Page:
This is one area where it seems to me Linux is doing fine. Sure, it might be nice to have a new format unifies rpms and debs, but its not a critical need. And the GUI package managers probably could use some improvement, but most of them are in pretty decent shape.

    --
    I hope we shall crush in its birth the aristocracy of our monied corporations ...

  • Well, yet another reason to use Debian. Official Debian packages that contain user X-apps are supposed to add them to the menu [debian.org]. If you've found one that doesn't, file a bug. [debian.org]

    Doesn't Red Hat have a similar system? If not, then I agree, you should bug Red Hat to implement a system.

    And as for third packages, if they don't support menu systems, etc., you should ask them to (file a bug, contact the developers, whatever).

    --
    I hope we shall crush in its birth the aristocracy of our monied corporations ...

  • Where can I put an MMC/SmartMedia/CompactFlash or memory stick?? That's a decisive minus in my book.

    On the other hand, the fact that no other ones have a consumer IR port means all the others now have a decisive minus too :o)

    Guess I'll just have to wait for a perfect one to come along. I'd like to see more standardisation in the components that they include in these things.
  • Is it really that hard to type "dpkg -i foo.deb" (or whatever the rpm equivalent is)? Or use a GUI frontend that does the equivalent?

    Maybe not to the latter, but a hearty yes to the former. (Shouldn't this thread have been posted under the "Linux Desktop Obituary [slashdot.org]" story?)

    It is no longer considered reasonable to ask the average user to memorize console commands. Joe Blow shouldn't have to remember the various arguments to dpkg (or apt-get, or rpm). The package management software should handle it for him, which is why I continue to hold high hopes for dselect and Red Carpet [ximian.org].

    Sooner or later, two things will come to pass. First, there will be an open source office suite worth the hard drive space it occupies. Second, some distribution will have the balls to do an "express, idiot-proof" install, which dumbs the interface down to something like a net kiosk. When that happens, everyone who claimed that desktop Linux is dead will stand around blinking for a few minutes, wondering what just happened, while the rest of us breathe a sigh of relief and go to install the damn thing on our grandmothers' computers.

  • This page [geocities.com] has links describing how to control TVs from various Psion models in the 3 and 5 families. I've tried this on my 5mx -- works great.
  • What exactly do you think is wrong with the Agenda's UI? Admitadly the apps. need some work but for the most part it looks and acts like a Palm.
  • " Palmtops are used for things like tip calculators, unit conversion, to-do lists, notes, storing phone numbers, and the like."

    If that were true noone would bother with Palm etc. since there are much less expensive devices that do those tasks just as well or better. The cool thing about the Palm and WinCE devices are the add-on apps.

    "No one needs to port Apache to a palmtop. Telnetting? SSH? X Sessions?"

    Maybe not but being able to use the exact same calendaring, address book, email, news reader, and even accounting (ie GNUCash) on both your desktop and PDA might have some appeal. Personally I'm looking forward to getting the HP48 emulator going on an Agenda. Since *nix apps. tend to seperate the GUI from the guts of the app. it should be easy to attach a new GUI for those apps. that require it.
  • "Why couldn't Linux developers either in Redhat or some other distro make things this simple for people who're interested in Linux for the home desktop segments?"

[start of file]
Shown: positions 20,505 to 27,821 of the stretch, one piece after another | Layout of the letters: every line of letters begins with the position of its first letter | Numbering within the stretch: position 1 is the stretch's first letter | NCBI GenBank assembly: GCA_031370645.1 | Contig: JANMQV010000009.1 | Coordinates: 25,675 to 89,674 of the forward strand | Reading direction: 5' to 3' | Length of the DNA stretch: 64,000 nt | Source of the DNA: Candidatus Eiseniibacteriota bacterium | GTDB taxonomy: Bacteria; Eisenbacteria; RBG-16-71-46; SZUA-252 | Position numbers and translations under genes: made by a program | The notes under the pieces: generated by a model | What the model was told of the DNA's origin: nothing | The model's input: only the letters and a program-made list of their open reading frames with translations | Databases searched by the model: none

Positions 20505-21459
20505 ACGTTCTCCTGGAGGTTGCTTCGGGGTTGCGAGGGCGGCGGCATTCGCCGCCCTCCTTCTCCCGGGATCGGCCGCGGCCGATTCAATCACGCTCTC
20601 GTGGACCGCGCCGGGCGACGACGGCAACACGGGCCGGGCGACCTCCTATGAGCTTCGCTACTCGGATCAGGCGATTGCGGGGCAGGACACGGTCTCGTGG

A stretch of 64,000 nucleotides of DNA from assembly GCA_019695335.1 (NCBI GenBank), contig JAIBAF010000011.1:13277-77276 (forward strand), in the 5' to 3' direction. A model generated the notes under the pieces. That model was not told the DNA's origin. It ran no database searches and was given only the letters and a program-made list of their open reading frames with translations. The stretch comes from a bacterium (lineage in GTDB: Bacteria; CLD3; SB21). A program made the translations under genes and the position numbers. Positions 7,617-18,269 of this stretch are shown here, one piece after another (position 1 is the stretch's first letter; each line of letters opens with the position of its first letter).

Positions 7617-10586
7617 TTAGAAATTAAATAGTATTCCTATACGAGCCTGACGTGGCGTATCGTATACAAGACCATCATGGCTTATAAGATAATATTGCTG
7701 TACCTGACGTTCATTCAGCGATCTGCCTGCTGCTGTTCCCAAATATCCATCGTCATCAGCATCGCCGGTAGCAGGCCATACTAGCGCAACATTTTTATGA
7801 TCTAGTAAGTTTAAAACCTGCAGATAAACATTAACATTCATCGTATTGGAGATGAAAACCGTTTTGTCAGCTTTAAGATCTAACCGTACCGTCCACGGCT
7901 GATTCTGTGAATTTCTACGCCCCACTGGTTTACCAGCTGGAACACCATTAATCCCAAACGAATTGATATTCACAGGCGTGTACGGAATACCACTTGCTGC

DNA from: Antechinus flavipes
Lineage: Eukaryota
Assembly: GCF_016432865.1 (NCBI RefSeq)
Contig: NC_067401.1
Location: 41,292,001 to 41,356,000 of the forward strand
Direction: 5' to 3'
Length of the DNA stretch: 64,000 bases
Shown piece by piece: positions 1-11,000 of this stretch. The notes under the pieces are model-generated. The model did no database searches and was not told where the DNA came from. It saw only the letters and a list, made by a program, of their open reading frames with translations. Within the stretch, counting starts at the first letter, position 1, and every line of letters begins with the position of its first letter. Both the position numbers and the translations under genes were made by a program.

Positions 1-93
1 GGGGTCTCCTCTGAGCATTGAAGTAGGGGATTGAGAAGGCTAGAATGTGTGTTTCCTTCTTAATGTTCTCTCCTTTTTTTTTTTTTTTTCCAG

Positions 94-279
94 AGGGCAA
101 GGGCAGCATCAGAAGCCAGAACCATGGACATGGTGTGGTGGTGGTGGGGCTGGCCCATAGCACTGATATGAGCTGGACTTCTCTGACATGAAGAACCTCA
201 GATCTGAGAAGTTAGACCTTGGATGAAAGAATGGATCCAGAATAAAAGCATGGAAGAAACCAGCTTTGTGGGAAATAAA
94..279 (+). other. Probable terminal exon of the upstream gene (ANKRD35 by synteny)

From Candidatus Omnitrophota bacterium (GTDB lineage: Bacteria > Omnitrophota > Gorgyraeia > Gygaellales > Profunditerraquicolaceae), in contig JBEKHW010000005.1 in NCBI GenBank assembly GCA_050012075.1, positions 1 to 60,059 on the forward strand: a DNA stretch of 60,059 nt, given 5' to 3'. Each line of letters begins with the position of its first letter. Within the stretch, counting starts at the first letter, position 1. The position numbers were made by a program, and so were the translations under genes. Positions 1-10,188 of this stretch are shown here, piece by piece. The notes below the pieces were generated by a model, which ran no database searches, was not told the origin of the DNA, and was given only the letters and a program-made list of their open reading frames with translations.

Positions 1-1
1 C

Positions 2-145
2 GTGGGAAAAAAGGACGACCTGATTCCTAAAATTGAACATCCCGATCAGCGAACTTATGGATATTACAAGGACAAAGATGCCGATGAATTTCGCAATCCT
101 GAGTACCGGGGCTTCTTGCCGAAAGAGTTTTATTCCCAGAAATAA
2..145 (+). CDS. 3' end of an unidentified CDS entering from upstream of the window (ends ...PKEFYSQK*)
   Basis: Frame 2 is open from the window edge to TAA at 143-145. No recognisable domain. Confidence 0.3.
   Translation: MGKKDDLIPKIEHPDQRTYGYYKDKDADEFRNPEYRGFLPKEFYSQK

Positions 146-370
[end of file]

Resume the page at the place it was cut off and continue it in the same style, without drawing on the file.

Some have been. There are at least a couple of Dedicated Internet Access devices (and Net PCs for the LAN) out there running Linux. Full blown PCs are different because the need to do a lot more.

    "No one wants to tar -zxvf foo.tar.gz ; cd $foo ;./configure ; make ; make install its too cumbersome and difficult for cluebies as opposed to something like MS' self installing executables."

    That's a straw man, that is not necessary to install apps. on linux.
  • One problem is that developer's won't get off their high horse when it comes to interface.

    Unfortunately, many programmers figure that if it's good enough for them, it should be good enough for everyone. If the user can't figure it out, tough.


    Note: I'm not disagreeing entirely.. more like elaborating.

    The truth of the matter is that programmers often don't THINK like users. It's often not a pride (high horse) issue, but more of a "well, _I_ understand how that works. It's intuitive for ME." thing.

    Personally, I often find myself writing applications that have terrible interfaces, but I can't seem to make it work in a non-coder kind of way. Or more often, not even realize that it's not intuitive to non-programmer-types. I'll write something, and my boss (who's a mac guy) will look at it and be like "Why didn't you do X to this?" or "This should work like X." And as soon as he says it, I'm usually thinking that it's a great idea, and why I didn't think of it myself.

    I think it's a left-brain/right-brain thing.
  • A lot of vertical-market applications require a handheld computer that doesn't cost the earth with good connectivity.


    These applications require none of the traditional PDA functionality. For example, we currently produce an electricity meter-reading application on Casio PDAs. None of the built-in apps are useful for this, and the CE GUI architecture just gets in the way.


    We don't sell many, because the product is just grossly overengineered and overpriced.


    The software is due for a rewrite anyway, so now its decision time - WinCE, PalmOS or Linux.


    The agenda is going to halve the cost of delivering our app to our customers compared to a Casseiopia, and will come out slightly more expensive than a Palm 3-level platform.